Dr. Chao & Associates, PLLC

 Immune Disorder

 

 

Immune disorder negatively affects all the organs in our body, including the eyes.  Besides being more prone to infection, allergy, and dryness due to an abnormal immune system, people who have AIDS, lupus, and arthritis have a risk for significant ocular health concerns.

About 20-30% of AIDS patients can develop CytoMegaloVirus (CMV) retinitis, a sight threatening infection and inflammation of the inner layer of the eye.(1)  CMV is a common virus and does not pose a problem for someone with a regular immune system, but when the immunity is weak, it can reactivate and spread to the inner eye layer, called the retina.  The periphery vision is usually affected first, then it attacks the central vision; initial symptoms can be subtle.

About 20% of Systemic Lupus Erythematosus (SLE) patients can develop eye diseases, including ocular sjogren syndrome, chronic dry eyes, or eye inflamation.(2)  Connective tissue layer disorder of the eye can be the usual cause.  Symptoms and signs of mild ocular irritation can be the beginning of a larger problem.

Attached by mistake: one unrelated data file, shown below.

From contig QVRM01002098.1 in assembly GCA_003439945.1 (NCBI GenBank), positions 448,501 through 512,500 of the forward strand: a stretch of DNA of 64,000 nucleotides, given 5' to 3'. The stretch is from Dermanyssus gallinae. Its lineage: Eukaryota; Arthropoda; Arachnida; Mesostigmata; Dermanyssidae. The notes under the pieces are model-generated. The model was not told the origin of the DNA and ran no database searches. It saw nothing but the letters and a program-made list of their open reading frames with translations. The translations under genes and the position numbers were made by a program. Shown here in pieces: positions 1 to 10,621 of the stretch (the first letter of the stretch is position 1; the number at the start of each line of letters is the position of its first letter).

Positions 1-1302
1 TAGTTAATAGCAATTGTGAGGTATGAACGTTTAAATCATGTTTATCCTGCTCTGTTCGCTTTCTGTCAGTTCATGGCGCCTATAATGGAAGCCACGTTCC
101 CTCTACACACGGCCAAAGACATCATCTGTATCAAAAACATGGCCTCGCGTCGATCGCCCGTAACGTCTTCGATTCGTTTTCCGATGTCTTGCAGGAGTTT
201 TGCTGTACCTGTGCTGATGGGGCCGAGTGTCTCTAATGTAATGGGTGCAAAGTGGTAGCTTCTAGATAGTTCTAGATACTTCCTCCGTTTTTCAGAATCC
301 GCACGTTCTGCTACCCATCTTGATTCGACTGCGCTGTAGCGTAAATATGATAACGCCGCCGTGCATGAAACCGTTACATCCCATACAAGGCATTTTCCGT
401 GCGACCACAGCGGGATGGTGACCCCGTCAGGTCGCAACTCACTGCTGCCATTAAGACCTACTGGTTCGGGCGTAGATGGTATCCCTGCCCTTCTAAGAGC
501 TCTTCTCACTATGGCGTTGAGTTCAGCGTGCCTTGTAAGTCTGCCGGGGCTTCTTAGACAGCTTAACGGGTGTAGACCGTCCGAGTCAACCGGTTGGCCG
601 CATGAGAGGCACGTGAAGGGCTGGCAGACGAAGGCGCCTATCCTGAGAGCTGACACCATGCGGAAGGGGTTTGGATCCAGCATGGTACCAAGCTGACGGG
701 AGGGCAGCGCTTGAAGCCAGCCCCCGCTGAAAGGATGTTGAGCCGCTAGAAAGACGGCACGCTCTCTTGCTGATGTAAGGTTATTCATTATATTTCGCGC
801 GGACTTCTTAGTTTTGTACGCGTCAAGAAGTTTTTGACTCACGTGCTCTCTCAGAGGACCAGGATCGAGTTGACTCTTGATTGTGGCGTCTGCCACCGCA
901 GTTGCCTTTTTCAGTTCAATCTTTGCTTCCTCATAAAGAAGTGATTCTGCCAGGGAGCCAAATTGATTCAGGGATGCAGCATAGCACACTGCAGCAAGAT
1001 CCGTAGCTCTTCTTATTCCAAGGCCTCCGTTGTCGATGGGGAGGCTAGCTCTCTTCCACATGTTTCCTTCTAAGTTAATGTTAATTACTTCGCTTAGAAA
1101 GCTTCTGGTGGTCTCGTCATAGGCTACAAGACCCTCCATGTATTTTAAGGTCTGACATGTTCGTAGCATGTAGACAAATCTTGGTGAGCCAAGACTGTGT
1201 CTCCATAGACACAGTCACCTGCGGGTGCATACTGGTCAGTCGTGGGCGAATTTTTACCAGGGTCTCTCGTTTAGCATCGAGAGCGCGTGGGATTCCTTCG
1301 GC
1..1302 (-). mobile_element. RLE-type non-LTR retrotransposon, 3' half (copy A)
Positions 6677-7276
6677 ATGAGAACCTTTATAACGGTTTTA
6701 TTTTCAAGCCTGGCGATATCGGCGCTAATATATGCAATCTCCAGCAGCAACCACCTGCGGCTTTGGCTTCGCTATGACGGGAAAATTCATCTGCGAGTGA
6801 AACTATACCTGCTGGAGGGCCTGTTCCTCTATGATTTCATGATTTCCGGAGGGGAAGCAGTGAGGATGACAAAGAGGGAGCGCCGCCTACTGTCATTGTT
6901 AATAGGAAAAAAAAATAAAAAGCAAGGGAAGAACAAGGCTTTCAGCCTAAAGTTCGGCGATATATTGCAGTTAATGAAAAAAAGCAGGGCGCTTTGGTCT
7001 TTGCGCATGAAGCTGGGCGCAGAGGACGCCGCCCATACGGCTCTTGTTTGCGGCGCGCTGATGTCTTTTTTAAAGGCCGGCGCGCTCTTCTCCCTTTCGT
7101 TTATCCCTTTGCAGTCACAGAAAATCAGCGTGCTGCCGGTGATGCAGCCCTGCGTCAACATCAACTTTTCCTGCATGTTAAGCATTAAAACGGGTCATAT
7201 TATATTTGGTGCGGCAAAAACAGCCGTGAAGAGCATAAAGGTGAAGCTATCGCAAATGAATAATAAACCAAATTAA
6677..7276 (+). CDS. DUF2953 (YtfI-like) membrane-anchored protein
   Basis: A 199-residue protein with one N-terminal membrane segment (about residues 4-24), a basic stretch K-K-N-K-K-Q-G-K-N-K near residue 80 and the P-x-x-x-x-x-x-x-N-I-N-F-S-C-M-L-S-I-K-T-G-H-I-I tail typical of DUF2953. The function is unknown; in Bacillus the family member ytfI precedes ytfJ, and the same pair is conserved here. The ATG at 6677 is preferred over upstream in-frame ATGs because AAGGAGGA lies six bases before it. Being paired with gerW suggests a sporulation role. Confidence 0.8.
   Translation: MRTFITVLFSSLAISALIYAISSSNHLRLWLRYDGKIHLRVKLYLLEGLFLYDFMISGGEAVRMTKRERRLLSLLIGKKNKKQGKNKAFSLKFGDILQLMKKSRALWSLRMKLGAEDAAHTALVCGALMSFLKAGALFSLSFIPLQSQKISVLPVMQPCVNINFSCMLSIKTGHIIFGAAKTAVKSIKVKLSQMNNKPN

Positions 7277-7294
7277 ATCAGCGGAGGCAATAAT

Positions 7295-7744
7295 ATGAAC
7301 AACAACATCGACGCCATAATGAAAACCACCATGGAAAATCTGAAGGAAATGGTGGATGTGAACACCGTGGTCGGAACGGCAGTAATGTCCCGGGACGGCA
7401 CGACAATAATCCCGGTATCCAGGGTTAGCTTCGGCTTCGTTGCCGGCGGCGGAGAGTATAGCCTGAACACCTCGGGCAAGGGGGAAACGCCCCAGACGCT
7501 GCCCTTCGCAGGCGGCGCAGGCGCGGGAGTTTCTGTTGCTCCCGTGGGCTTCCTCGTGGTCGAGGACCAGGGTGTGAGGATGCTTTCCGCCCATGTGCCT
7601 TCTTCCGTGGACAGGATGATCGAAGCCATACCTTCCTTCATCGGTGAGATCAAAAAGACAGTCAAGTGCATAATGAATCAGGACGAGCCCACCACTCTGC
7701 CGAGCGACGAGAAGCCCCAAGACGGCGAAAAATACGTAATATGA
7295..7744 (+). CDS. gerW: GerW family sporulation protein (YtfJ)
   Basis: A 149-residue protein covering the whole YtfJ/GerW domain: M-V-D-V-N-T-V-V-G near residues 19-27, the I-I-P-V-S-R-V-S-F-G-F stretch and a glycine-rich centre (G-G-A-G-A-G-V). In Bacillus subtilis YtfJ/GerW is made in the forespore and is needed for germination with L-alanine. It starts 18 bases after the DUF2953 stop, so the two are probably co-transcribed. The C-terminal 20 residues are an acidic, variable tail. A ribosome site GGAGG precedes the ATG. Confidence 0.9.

Numerous arthritis patients, whether young or old, can develop inflammatory eye diseases.  Visual symptoms, such as a change in vision or eye irritation, can be a prelude to an irreversible damage of the eye.(3)  Annual comphrensive eye health exams are essential to the prevention of possible blindness.

Other immune disorders, including auto-immune ones, can affect any part of the body.  Keeping up the annual health care checks, with an internal medicine physician, a dentist, and an optometric physician, are essential preventative care.